~~~ READ THE ARTICLE: pp. 1, 17-19 ~~~
As we drove to meet the gun crew I asked Jerry what he thought it would take to start an avalanche cycle to bring things down.
His reply, “Ahhh, probably the last snowflake.”
From an aspiring forecaster’s standpoint, his answer was quite a surprise and one which left me feeling incredibly perplexed. It wasn’t the response I was looking for. I wanted a number. A water equivalent value. I was used to dealing with hard scientific facts and not the last snowflake-style response.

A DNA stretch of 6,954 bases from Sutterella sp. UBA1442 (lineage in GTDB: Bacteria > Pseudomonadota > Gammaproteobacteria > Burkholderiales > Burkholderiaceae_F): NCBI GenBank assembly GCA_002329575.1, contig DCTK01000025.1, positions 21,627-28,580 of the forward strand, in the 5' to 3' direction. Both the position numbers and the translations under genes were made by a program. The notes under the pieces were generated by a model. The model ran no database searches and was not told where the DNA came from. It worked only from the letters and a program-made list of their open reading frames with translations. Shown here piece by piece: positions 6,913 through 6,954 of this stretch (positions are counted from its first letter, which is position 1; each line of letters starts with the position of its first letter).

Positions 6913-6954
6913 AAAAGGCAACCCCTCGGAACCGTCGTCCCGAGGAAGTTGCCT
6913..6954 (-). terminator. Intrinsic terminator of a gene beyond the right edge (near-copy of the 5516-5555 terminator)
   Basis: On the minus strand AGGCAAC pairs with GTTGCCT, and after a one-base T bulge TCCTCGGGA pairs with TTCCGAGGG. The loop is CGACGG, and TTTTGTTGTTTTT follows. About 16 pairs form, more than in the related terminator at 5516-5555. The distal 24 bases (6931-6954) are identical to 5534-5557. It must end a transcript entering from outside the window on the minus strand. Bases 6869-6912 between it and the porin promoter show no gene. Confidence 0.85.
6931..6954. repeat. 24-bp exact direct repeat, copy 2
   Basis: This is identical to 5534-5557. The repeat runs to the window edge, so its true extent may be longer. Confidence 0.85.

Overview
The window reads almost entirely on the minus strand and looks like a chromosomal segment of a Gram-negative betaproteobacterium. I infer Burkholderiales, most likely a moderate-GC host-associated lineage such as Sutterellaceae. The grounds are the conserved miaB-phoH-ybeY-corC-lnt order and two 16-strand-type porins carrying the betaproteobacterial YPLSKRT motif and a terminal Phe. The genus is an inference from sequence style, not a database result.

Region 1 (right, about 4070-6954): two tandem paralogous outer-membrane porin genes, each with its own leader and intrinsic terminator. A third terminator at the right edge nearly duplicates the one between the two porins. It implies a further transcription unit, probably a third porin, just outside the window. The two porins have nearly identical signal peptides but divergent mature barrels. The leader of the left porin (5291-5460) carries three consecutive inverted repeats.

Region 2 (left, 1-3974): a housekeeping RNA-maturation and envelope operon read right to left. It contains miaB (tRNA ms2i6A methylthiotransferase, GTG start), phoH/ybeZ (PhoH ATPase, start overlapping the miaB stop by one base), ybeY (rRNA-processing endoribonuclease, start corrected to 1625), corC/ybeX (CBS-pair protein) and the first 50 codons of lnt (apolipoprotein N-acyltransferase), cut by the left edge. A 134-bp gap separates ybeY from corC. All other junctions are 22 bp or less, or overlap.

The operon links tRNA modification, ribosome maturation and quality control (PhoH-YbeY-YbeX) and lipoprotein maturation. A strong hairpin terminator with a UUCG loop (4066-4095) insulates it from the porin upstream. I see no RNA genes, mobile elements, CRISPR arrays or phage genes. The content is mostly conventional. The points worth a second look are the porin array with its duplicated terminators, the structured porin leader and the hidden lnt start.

But as I sat in the truck and watched the piled banks of snow pass in a blur, I realized it was the only true answer he could give me. We were both acutely aware that the snowpack couldn’t take much more of a load. Precipitation intensity was elevated, there was significant wind loading, and it had been snowing constantly for 24 hours. If Jerry had said the snowpack would take an additional inch of water or even an additional half an inch, then I would have been able to sit back and relax in the false comfort of scientific reasoning. But the “last snowflake!”